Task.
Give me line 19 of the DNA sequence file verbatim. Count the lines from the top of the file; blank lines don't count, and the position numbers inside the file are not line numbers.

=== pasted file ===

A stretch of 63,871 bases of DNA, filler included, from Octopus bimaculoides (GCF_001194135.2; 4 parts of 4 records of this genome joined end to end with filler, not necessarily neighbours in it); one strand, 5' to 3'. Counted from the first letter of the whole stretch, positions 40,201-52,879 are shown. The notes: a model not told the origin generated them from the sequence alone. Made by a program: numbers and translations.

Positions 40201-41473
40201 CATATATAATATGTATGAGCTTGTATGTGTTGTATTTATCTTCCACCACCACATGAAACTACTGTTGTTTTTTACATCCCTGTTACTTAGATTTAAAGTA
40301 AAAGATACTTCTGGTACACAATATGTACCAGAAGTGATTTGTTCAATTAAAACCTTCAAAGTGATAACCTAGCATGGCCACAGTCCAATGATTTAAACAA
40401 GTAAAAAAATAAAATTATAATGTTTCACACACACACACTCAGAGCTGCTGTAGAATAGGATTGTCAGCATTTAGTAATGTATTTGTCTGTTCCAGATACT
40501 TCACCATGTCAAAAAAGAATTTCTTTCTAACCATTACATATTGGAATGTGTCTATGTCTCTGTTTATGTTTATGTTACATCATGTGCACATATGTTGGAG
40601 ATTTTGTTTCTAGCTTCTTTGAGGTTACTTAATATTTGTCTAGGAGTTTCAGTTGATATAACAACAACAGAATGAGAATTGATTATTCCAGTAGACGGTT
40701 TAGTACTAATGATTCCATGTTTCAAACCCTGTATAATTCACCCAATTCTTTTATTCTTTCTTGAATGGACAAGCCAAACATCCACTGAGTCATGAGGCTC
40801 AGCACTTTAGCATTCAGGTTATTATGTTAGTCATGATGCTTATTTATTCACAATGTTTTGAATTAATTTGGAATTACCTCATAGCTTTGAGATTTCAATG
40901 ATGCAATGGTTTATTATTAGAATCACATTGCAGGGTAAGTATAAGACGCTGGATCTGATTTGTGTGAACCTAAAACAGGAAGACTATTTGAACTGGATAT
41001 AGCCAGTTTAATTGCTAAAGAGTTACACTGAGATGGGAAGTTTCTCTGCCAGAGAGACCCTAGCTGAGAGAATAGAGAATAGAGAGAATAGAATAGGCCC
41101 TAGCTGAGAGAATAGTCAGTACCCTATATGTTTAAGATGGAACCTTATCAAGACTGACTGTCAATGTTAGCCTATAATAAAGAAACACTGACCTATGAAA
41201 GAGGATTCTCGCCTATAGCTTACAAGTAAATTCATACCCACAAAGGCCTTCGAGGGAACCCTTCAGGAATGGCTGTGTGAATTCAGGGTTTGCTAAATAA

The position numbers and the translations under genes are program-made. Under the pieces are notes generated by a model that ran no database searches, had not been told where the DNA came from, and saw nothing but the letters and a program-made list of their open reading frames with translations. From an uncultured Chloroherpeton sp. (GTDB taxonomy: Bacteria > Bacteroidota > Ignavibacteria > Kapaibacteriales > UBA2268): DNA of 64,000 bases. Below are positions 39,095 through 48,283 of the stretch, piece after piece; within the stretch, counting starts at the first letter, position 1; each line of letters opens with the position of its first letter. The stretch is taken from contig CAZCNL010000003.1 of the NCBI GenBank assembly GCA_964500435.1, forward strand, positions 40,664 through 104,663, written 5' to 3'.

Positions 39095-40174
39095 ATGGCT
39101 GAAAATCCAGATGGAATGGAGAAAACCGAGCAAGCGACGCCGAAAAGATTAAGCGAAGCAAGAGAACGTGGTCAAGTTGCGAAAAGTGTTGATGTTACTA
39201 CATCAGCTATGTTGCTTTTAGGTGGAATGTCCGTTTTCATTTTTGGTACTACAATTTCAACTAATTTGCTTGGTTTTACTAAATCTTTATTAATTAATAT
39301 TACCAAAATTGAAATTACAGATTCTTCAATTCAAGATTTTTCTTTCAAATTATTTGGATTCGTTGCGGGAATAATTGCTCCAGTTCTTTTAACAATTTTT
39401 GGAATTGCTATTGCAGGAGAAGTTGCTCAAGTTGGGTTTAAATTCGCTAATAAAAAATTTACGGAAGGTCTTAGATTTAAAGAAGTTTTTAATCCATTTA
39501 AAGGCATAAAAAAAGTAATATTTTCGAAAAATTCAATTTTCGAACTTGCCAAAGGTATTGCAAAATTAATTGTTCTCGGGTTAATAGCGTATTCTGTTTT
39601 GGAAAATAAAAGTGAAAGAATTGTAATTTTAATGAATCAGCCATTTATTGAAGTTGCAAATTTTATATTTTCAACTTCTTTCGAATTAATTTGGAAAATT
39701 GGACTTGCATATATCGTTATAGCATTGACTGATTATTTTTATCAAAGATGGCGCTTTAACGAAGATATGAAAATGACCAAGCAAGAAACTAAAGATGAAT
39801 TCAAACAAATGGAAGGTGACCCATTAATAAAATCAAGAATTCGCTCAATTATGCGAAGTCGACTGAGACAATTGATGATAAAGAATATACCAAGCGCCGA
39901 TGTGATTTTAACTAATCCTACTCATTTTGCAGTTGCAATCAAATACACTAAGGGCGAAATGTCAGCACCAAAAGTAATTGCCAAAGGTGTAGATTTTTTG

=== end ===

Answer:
39301 TACCAAAATTGAAATTACAGATTCTTCAATTCAAGATTTTTCTTTCAAATTATTTGGATTCGTTGCGGGAATAATTGCTCCAGTTCTTTTAACAATTTTT